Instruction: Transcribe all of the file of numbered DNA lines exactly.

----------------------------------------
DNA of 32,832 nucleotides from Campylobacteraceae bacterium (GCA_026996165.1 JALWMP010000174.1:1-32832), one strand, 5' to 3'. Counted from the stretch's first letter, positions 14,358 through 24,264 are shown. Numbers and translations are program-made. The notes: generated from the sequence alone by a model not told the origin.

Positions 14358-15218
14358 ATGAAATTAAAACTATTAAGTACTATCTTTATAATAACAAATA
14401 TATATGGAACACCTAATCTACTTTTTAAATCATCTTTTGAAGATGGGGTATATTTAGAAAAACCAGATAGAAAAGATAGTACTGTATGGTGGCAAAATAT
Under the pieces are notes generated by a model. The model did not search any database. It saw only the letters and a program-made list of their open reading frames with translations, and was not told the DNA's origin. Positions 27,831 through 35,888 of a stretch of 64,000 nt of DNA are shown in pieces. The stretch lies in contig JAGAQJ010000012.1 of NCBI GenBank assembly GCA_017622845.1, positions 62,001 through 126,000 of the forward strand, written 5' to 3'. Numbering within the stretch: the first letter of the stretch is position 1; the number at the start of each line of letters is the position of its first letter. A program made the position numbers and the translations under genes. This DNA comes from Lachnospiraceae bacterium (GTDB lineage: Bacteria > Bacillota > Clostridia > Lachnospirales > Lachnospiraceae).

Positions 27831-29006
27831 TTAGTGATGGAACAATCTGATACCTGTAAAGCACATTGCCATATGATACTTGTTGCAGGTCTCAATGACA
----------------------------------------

DNA of 32,832 nucleotides from Campylobacteraceae bacterium (GCA_026996165.1 JALWMP010000174.1:1-32832), one strand, 5' to 3'. Counted from the stretch's first letter, positions 14,358 through 24,264 are shown. Numbers and translations are program-made. The notes: generated from the sequence alone by a model not told the origin.

Positions 14358-15218
14358 ATGAAATTAAAACTATTAAGTACTATCTTTATAATAACAAATA
14401 TATATGGAACACCTAATCTACTTTTTAAATCATCTTTTGAAGATGGGGTATATTTAGAAAAACCAGATAGAAAAGATAGTACTGTATGGTGGCAAAATAT
Under the pieces are notes generated by a model. The model did not search any database. It saw only the letters and a program-made list of their open reading frames with translations, and was not told the DNA's origin. Positions 27,831 through 35,888 of a stretch of 64,000 nt of DNA are shown in pieces. The stretch lies in contig JAGAQJ010000012.1 of NCBI GenBank assembly GCA_017622845.1, positions 62,001 through 126,000 of the forward strand, written 5' to 3'. Numbering within the stretch: the first letter of the stretch is position 1; the number at the start of each line of letters is the position of its first letter. A program made the position numbers and the translations under genes. This DNA comes from Lachnospiraceae bacterium (GTDB lineage: Bacteria > Bacillota > Clostridia > Lachnospirales > Lachnospiraceae).

Positions 27831-29006
27831 TTAGTGATGGAACAATCTGATACCTGTAAAGCACATTGCCATATGATACTTGTTGCAGGTCTCAATGACA